algorithmic modeling for Rhino

Developing an updated exoskeleton with variable end thicknesses for each strut and non-convex hulls at each node...hopefully will package it along with the geometry-wrapping isosurface component and a (possibly) exoskeleton for curves...

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Comment by David Stasiuk on February 7, 2014 at 2:20am

Hi Timo- This is part of a work in progress on updating the exoskeleton plug-in that Daniel Piker and I developed last year. You can read more about the processes here:

There's a link to the paper that the technique is based on. This update I'm now working on allows for some incremental improvements.

  1. The whole thing is based on convex hulls solving the intersections of the first exoskeleton, each strut going into each node was tested to determine the necessary offsets for correctly calculating a convex hull. This works fine, but what ends up happening is each hull represents the "worst case" scenario, the two struts that have the steepest angle between them. The updated version identifies other struts that, after hulling, can be pulled closer to the node center, resulting in non-convex hull geometries whose topology was solved by a convex hull process.
  2. In the first exoskeleton, each strut was assigned the same radius...this will also be updated, not only so that you can assign each strut its own radius, but it can have a different starting and ending radius.
  3. There are other bugs in the first exoskeleton that I'm trying to fix as well...identifying problem struts so the user knows what needs to be cleaned up...there was a problem when you were building meshes on any of the world planes that prevented identical vertices from welding properly...some other stuff

I am hoping sometime in the next week or two to get it out there...we'll see, I have a lot on my plate!

Comment by Timo on February 6, 2014 at 10:42pm

i love you.

can you please explaine the mechanism pleaseeeeeeeee

Comment by martyn hogg on February 5, 2014 at 5:32am

Ah, I fixed it... On the mesh faces for the struts I was creating half of them in one direction and half in the other direction (although I had thought I was passing the vertices in a clockwise direction) When I reversed the order that I was passing the vertices into the mesh component it fixed the problem!

Thanks again for all your help, its been a really good learning experience!

I think I might just have to upgrade to Rhino5 if you release your exoskeleton versions!

Comment by David Stasiuk on February 5, 2014 at 4:38am

looks great. Have you tried unifying mesh normals? I often have similar issues with seams, and I'm not really sure why it happens. Bake and check for both naked and non-manifold edges...also, try to change the order of things. Often I will use WB's join and weld, other times I find using the regular mesh join and [uto]'s weld to work better...sometimes I join, unify normals and then weld, other times I join, weld and then unify normals...I haven't really found a rhyme or reason to it all...probably a question for one of the true mesh masters, like David Rutten, Thomas Grabner, Daniel Piker or Giulio Piacentino...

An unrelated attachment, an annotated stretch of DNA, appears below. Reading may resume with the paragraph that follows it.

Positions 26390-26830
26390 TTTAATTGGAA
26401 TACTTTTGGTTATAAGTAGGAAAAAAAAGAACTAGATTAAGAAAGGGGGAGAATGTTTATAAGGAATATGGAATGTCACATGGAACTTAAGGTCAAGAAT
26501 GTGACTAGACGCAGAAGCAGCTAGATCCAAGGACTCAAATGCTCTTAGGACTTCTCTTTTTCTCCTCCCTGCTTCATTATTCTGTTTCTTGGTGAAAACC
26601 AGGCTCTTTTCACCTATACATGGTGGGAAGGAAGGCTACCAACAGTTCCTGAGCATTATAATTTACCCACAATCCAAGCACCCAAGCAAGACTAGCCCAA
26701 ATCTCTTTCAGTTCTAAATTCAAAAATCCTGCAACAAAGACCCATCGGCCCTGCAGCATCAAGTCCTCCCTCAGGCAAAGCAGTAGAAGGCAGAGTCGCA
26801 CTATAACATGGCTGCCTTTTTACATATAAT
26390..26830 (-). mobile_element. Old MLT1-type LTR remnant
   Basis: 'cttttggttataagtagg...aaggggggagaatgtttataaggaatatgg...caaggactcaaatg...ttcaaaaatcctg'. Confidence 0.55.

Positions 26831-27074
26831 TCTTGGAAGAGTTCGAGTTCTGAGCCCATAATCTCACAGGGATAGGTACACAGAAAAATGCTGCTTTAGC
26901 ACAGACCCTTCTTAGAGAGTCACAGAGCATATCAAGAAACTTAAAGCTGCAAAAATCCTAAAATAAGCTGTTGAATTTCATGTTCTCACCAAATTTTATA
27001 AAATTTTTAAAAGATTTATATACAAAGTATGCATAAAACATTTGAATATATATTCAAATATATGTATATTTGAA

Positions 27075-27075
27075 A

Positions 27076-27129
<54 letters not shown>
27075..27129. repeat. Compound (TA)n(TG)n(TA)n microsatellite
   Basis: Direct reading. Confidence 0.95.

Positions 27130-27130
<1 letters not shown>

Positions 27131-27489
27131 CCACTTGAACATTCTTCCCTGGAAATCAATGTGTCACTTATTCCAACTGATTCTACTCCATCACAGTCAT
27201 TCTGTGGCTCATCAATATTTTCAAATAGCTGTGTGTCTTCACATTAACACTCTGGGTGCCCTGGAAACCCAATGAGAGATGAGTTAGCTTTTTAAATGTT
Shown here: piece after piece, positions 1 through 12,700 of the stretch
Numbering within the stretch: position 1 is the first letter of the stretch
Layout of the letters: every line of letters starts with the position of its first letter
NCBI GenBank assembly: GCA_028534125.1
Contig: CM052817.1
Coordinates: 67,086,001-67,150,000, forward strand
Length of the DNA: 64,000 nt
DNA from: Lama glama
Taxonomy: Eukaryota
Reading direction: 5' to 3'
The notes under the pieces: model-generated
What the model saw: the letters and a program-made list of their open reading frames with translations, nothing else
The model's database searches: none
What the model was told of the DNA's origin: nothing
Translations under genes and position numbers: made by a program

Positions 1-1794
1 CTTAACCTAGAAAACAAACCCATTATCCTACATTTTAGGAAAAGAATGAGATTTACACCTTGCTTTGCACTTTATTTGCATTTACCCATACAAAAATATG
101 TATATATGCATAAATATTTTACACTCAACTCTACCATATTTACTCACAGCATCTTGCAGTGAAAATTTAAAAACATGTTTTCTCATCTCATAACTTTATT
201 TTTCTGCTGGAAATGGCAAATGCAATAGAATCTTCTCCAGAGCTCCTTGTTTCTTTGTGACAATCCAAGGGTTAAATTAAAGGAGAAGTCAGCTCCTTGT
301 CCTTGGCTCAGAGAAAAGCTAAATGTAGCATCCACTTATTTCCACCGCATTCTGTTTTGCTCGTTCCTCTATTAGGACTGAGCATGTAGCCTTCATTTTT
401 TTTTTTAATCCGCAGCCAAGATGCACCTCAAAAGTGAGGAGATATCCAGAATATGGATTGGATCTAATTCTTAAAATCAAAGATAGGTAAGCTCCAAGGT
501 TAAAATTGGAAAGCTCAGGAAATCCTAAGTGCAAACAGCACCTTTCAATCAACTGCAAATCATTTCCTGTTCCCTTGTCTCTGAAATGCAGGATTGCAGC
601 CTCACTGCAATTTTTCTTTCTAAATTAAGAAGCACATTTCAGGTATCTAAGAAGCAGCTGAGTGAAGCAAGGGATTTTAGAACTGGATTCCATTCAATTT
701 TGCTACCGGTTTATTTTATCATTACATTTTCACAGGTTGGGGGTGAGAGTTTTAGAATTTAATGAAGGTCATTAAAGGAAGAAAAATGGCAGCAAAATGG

Comment by martyn hogg on February 5, 2014 at 4:17am

I'm getting closer, but possibly still having problems welding the meshes. I've tried The UTO weld vertices and the Wb Weld Meshes and Join which seems to work but when I bake the mesh I get strange marks around the corners.

I'm also getting bulges in the middle of the struts where the polygons are.

I even wrote some Infinite Monkey VB in the latest model :)

Comment by Christian Schmidts on February 3, 2014 at 12:05pm

beautiful mesh topology and connection logic! curves as input would be amazing. there already emerging smoothly weaved forms in front of my eyes :)  

Comment by David Stasiuk on February 3, 2014 at 11:15am

1) Well...I'm doing the whole thing with a script, but there isn't any reason you can't do it with native components. You just have to make sure that you are generating an odd number of perpendicular frames between the polygons that define each strut's engagement with the nodes, and then rotate every other one by Pi / S where S = the number of sides in your polygons.

2) Yes...there are different approaches you can use for ensuring that you don't get a flat hull. For the new exoskeleton, I am trying to keep it easy by just passing the node itself into the hulling algorithm. That way you'll always at least have an elbow to your hull whenever you have a collection of either acute angles or a limited number of struts coming into a single node.

Comment by martyn hogg on February 3, 2014 at 10:51am

The Convex Hulls go flat when there is only 2 input lines... I wondered whether it is worth adding an extra polygon to the Hull in the corner to try and beef out the resulting mesh at the corner?

Comment by martyn hogg on February 3, 2014 at 10:43am

ah, ok, interesting. and does rotating the polygons also make passing the mesh vertices data into a mesh component easier? or are you doing this with a script?

Comment by David Stasiuk on February 3, 2014 at 9:01am

the number of segments along each strut is calculated based on an input for desired resolution and a minimum number that is necessary for good triangulation...basically, the polygons get rotated at each segment for clean triangulation:

There are always at least two segments along each strut (and always an even number of segments) so that there is a "middle" rotated polygon.





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